Author - Jean HerouxSubmitted By - Jean Heroux
September 22 2010
“ A Fallen Hero”
Brodie, Emily, Olivia, Mr. and Mrs. Schwartz, Mr. and Mrs. Kuntz, Family and Friends.
If I were an artist, I would use the gift of my hands to remember fallen soldiers of the hydro industry through the creation of fine art. I have had a vision for many years of walking into a collectibles boutique and find on a shelf of its own, above the figurines of firemen, police and medical professionals, a shelf filled with figurines of Hydro Restoration workers and Electricians. Scores of skilled workers who risk their lives to harness the power of electricity in any weather conditions for the service of customers who depend on them to get the power back on.
There on the shelf, I would see a figurine of “Woody”, Brodie had a white cowboy hat with the name Woody on the front of it which he wore proudly to give his co-workers a good laugh. Power Line Maintainers are an amazing group of people. Brodie Schwartz was one of the best I have ever had the privilege of working with and sharing emotions with.
I am honored that the family has given be a life gift to speak to all of you today about such a fine outstanding young man. Brodie entered my life many years ago as a coop student. It was obvious to me that he was a special individual with great spiritual upbringings and life values from his mom and dad. Brodie embarked on his career to be a power line worker. He spent 12 months with Westerio Power as a coop student and in turn was registered with Skills and Development Canada as a power line apprentice; Brodie then proceeded to gain employment at Kline Construction and Maintenance in Toronto, to fulfill his apprenticeship.
Over the years of his development Brodie would come to my home and visit with my wife and I, we would sit for hours discussing all of his newfound experiences and war stories. The higher the poles, the bigger the trucks and the size of the projects would all be key motivators in Brodie’s excitement for the trade. Brodie's enthusiasm in becoming the best that he could be was obvious from the first time I met him. Westario was fortunate to get Brodie back to our family in 2009. Brodie was a remarkable power line maintainer. He not only left his signature on all those he knew in life, but every pole he worked on was signed by Brodie through his discipline and finesse of exactly how he wanted his work to look. The trucks he ran needed to be clean and stocked and sparkling. Brodie is a warrior, a soldier of restoration, and a true hero of the Power Line Industry.
A few weeks ago I called Brodie at home as I felt I was being reminded by a greater power to call him and praise him for the quality of work he completed for Westario Power and its customers. I thanked him for leaving his signature on every pole he worked on. I told him that I just needed to look up and I knew, it was Brodie’s signature quality of work. I am so thankful that I was able to tell him how proud I was of his work ethics and how he took so much pride in his work.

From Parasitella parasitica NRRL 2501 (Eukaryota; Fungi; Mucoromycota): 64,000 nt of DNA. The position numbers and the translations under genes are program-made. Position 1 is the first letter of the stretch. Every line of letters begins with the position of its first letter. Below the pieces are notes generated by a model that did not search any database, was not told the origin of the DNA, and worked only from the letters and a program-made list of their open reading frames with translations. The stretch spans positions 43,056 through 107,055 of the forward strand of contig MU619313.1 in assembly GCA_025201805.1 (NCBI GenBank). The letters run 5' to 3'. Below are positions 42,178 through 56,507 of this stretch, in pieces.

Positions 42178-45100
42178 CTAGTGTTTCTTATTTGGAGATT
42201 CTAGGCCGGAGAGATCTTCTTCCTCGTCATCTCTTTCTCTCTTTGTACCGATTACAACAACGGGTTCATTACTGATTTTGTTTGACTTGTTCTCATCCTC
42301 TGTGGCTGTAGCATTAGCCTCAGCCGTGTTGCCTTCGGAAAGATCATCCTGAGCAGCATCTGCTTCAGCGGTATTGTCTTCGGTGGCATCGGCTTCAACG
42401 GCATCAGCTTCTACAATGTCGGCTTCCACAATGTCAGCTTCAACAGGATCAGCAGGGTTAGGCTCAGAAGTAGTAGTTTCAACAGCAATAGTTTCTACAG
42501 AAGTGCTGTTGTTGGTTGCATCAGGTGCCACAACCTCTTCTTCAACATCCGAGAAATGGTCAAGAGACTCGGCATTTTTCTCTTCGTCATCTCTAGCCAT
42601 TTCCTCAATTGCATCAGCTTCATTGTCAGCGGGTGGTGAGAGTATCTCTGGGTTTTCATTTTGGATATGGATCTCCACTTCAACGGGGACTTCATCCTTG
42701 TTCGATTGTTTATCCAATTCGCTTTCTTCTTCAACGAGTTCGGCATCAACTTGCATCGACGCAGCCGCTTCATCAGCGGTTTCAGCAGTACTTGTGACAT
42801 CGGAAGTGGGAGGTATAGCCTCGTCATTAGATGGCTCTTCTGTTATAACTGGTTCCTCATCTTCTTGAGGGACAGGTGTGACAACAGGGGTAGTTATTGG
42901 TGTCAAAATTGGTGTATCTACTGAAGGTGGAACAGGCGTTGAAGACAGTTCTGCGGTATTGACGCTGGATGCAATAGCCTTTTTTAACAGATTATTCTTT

Today, I am honored to wear a pin on my lapel for Brodie's father. For me, it was a gift to support and honor the values and faith that Brodie’s parents instilled in him. The pin signifies a Canary in a Cage. The emblem stands for a day of mourning for workers who have lost their lives in the line of duty. The Canadian Labour Congress adopted this day in 1984. In 1991 the federal government adopted the date of April 28th to recognize workers who have fallen in the line of duty. In the 19th century canaries were brought in the mines to help workers recognize breathable working conditions. Let us all remember April 28th every year to honor our lost soldier, Brodie Schwartz.
Mr. Schwartz, thank you for this honor, I wear it proudly for you today.
Today we celebrate the loss of a true spirit; he will be an angel of laughter and guidance for us all to carry with us for the rest of our lives. Brodie and I always referred to one and other as Son and Dad in the work environment. When Brodie entered my office, immediately a feeling of joy and happiness entered my soul. He was the happiest young man I have ever met. Every morning started with “Hi Dad and I would reply Hello Son. The rest of the staff thought we were quite strange, but it was our small connection that we shared together.
In closing, to my colleagues in the field of Power Line Maintainers, lets take the extra step when we terminate a triplex service, when we build a three phase bank and dress the harness, sign it with finesse and keep the fleet of vehicles sparkling. Because today and forever, that is what Brodie would have wanted. Let us honor his passion and dedication to his craft.
God bless you all and thank you, Brodie, Emily, sweet Olivia, Mr. and Mrs. Schwartz, Mr. and Mrs. Kuntz, Family and Friends.